Brokers are seeing more buyers and sellers in business-for-sale market, but list national debt and the potential fiscal cliff as the biggest factors compromising economic recovery
San Francisco, CA – November 28, 2012 — Survey results released today by BizBuySell.com, the Internet’s largest marketplace for buying or selling small businesses, indicate business brokers saw an increase in business-for-sale transactions in 2012 and expect even more businesses to change hands in 2013.
Of the nearly five thousand business brokers surveyed across the nation, 61.1 percent of respondents believed the business-for-sale market improved in 2012 compared to 2011. Specifically, 45.5 percent noted “slight” improvement while another 15.6 percent indicated the market had improved “greatly” over the past year.
28.6 percent of those that saw improvement cited an increasing number of interested buyers in the market as the number one factor helping transactions close. Another 21.1 percent noted an increase in the number of owners selling their business and 17 percent indicated sellers’ more realistic sale price expectations as the key driver.
“The brokers’ positive sentiment toward 2012 reflects a general trend we’ve seen in the business-for-sale marketplace since hitting bottom in 2009,” Curtis Kroeker, General Manager of BizBuySell.com, said. “Overall, there has been a slow, but steady improvement as buyers and sellers continue to find ways to get more deals done despite challenging operating and financing environments.”
As evidence of the challenges that still exist, of the 39 percent of brokers who said they saw no change in or worsening business-for-sale conditions in 2012, 34.4 percent said the challenging small business environment is holding back sales. Another 34.4 percent blamed lack of available financing.
Majority of Brokers Optimistic for 2013
The majority of business brokers surveyed expect 2012’s improving conditions to continue next year. A total of 46.9 percent said they are expecting the market to “improve slightly” while another 10.9 percent were even more optimistic, predicting business-for-sale transactions to “improve greatly.”
“Revenues are up overall, buyer activity is increasing and seller activity is increasing,” one broker said. “2013 will be a blast.”
Of those 57.8 percent expecting improvement, 28.1 percent cited an increasing number of owners looking to sell as the number one factor spurring growth in small business transactions. Other top drivers were more realistic sellers’ sale prices (20.9 percent), strengthening revenue and profit due to an improving small business environment (18.7 percent) and an increasing number of interested buyers (16.5 percent).
“The generally positive outlook of the business brokerage community is an endorsement of the strong fundamentals in the business-for-sale marketplace,” Kroeker said. “The challenging operating and financial environments of the past few years have dampened small business transaction volume. As a result there is latent supply of small business owners at or nearing retirement age who want to sell and would-be entrepreneurs ready to take the reins. In short, the basic supply-demand equation bodes well for 2013 and beyond.”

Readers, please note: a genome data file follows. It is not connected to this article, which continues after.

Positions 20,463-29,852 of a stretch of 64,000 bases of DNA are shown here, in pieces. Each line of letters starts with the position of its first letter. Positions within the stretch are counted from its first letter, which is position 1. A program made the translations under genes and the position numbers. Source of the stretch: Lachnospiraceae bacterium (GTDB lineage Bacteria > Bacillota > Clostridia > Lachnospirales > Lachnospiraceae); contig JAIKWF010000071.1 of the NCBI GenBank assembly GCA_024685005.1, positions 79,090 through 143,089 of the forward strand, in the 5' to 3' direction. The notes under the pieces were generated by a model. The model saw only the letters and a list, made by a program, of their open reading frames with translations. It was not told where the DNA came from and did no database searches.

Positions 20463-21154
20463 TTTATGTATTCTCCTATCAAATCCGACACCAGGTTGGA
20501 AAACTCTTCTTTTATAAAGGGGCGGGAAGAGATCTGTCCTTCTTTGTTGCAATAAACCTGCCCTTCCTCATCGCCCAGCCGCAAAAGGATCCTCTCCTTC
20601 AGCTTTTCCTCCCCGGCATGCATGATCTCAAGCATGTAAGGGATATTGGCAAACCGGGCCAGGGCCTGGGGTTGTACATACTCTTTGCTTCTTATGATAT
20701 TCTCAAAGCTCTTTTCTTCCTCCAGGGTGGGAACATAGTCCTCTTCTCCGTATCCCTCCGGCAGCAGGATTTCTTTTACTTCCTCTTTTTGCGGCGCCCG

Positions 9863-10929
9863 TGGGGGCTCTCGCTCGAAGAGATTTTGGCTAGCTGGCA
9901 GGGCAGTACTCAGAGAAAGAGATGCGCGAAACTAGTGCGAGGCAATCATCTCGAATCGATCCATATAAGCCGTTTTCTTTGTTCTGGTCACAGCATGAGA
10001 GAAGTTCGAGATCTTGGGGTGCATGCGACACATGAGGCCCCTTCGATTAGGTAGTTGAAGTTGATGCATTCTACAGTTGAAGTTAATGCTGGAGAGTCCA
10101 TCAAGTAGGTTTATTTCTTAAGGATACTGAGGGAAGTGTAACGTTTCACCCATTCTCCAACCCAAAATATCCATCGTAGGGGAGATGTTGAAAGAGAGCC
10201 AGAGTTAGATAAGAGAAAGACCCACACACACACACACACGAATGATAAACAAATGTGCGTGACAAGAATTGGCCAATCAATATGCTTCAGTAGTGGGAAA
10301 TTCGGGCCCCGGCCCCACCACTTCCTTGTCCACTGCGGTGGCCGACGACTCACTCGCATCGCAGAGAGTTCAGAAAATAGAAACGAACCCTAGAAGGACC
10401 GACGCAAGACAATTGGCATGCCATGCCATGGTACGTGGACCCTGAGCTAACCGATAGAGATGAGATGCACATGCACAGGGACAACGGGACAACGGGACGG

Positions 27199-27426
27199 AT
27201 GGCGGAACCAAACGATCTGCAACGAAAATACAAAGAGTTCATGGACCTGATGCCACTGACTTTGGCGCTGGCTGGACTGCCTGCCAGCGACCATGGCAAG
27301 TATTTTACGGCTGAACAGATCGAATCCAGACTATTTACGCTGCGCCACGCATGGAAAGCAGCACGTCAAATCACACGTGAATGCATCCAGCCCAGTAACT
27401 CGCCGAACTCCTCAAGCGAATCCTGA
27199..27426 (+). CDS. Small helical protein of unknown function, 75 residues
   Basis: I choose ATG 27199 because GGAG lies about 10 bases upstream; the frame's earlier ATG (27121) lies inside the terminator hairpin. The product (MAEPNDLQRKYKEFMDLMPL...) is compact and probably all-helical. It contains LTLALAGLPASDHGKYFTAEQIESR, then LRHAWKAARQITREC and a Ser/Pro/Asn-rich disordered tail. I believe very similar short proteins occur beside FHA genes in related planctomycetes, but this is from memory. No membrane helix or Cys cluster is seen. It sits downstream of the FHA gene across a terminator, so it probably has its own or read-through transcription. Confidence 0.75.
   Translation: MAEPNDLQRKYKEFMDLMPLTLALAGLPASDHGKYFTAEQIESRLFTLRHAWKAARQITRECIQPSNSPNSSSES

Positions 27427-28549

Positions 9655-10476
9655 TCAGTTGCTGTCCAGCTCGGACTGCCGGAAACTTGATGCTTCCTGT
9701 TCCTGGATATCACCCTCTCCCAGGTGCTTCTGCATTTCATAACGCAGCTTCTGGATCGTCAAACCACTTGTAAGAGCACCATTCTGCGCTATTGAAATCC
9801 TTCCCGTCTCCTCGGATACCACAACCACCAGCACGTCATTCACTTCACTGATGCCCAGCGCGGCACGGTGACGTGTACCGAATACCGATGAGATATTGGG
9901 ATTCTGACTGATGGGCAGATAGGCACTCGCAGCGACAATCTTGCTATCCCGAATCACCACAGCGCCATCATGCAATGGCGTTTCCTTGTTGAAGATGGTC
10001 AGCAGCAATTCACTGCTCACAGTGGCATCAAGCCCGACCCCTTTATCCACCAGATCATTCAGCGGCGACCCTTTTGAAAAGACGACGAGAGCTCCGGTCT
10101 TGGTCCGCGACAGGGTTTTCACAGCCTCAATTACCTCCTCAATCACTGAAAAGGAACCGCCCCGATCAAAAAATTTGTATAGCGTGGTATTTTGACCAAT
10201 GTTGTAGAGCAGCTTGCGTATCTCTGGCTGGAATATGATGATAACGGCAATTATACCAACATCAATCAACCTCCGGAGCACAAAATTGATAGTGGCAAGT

Uncertainty Regarding President, Fiscal Cliff
Of course, all business brokers didn’t share the optimism for 2013. Of the 42.3 percent that expected either no change or worsening business-for-sale conditions in the coming year, most cited the challenging small business environment (44 percent) as the top factor preventing transactions for occurring.
“Business confidence is low due to the uncertainty in the tax, regulatory and financing environment,” a broker stated in the survey.
Brokers held conflicting opinions on the impact of the re-election of President Barack Obama, but a majority of respondents (57.8 percent) said they believe the re-election of Obama will hurt the ability to sell a business. When asked why, 42.6 percent claimed it would harm overall small business performance. Conversely, 16.9 percent of respondents said Obama’s re-election would help an owner’s ability to sell while 25.3 said it would have no impact.
Of more concern to the brokers was the possible fiscal cliff at the end of the year. When asked what factor is most endangering economic recovery, the U.S. national debt and the inability of politicians to reach consensus prior to the fiscal cliff was the top response with 30.9 percent. Others cited ongoing long-term unemployment (22.3 percent) and small business and personal tax rates (14.2 percent).
In addition, while most brokers are optimistic that transactions would improve in 2013, they are not expecting a return to pre-recession levels for several years. 56.4 percent of brokers believe it will take more than two years for business transactions to reach those levels while another 14.5 percent believed such transaction volumes will never return.
“While there is reason for optimism going forward, the responses show that there are still many unresolved issues in the small business community and the national economy in general,” Kroeker said. “As in years past, the best thing small business buyers and sellers can do is research, prepare and get creative in order to get deals done and move forward. Eventually, entrepreneurs will be the force that restores strength to the U.S. economy.”